tourist industry is booming. Last year, more than 3.1 billion overnight stays
were recorded in Europe, while transaction volumes in Europe came to around €23
billion, according to Catella Research. As a result, increased pressure on
urban locations, which is leading to predatory competition and prompting
investors to broaden their focus to include suburban areas.
In context of global transaction volumes, hotel investments are still in fourth place – after office, residential and retail properties. The most money was invested in the UK last year, at almost €7.7 billion. Germany was in third place at €3.89 billion.
According to Catella Research, three factors are particularly important to investors when making investment decisions: the location, the concept and the operator. Brand hotels still rank highly. However, new types of hotel are entering the market, with established brands developing boutique and lifestyle hotels in order to attract a younger audience for whom authenticity, local flair, individual design and technical facilities play an important role.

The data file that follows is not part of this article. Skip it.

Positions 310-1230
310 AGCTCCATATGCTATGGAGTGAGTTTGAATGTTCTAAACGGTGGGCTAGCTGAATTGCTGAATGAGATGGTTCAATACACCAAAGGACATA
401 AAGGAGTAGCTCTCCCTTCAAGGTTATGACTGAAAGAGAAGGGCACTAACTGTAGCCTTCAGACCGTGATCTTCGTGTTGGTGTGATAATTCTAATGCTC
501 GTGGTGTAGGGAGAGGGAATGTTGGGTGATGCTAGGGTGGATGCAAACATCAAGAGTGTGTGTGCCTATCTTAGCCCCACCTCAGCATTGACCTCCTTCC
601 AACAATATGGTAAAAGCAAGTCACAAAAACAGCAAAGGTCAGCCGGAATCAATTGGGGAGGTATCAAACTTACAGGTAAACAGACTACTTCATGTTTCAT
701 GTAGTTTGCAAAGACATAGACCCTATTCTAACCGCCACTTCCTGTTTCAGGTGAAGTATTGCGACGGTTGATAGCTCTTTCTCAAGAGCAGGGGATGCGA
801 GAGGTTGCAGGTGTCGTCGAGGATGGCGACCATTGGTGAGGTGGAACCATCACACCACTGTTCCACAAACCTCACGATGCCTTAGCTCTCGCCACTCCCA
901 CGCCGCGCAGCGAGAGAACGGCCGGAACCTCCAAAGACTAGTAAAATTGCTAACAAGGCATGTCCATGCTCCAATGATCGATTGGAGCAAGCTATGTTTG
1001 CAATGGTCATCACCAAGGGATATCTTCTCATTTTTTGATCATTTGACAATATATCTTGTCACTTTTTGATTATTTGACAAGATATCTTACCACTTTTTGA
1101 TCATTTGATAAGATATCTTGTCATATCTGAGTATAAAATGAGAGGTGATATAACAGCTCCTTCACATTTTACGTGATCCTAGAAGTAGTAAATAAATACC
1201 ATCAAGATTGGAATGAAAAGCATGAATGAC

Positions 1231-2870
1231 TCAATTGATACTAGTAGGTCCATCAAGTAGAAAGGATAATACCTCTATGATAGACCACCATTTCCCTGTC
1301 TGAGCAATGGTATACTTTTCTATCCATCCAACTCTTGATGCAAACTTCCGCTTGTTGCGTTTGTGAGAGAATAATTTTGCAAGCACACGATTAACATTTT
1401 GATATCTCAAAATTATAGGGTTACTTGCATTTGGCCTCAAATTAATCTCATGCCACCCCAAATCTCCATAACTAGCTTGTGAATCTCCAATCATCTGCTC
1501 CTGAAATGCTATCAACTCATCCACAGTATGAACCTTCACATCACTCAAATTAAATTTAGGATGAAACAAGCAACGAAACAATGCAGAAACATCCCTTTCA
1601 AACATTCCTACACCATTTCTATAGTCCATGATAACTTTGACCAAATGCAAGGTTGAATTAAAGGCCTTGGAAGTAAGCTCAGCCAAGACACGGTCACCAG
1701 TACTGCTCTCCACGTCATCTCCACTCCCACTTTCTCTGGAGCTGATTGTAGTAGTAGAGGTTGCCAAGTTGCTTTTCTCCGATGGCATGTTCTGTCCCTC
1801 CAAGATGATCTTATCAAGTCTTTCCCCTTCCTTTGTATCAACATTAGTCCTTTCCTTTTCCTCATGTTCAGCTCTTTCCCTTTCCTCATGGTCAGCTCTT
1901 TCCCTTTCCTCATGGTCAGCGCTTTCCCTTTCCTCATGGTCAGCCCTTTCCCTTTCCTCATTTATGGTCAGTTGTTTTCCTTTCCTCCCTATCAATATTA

For example, Marriott intends to open 14 more hotels under the Moxy brand throughout Europe this year. Accor is planning to open another 50 locations for its lifestyle brand Jo&Joe by 2020. At the same time, there are a growing number of economy hotels that attach importance both to affordable prices and to high quality (e.g. prizeotel).
Prof. Thomas Beyerle, Head of Group Research at Catella, explains:
“A very diverse supply structure has become established in the investment triangle consisting of the location, the concept and the operator. Individual, authentic experiences are becoming an increasingly important focus of travel and are therefore also being incorporated in hotels’ business models. Additional tourism services are finding their way into hotel concepts.”
“This growing experience economy has also benefited alternative offers, especially Airbnb. In London, this accommodation platform currently hosts 60,858 offers. With new campaigns such as ‘Airbnb Plus‘, which incorporates the luxury segment, the pressure on the hotel sector is growing.
“Hotels are already jumping on the bandwagon and offering several functions in one space with mixed use. This can be seen in the booming niche product of serviced apartments. Is the hotel intended to be an ideal place to work, or more of a retreat? This is one of many questions that the hotel sector will have to ask itself in the future.”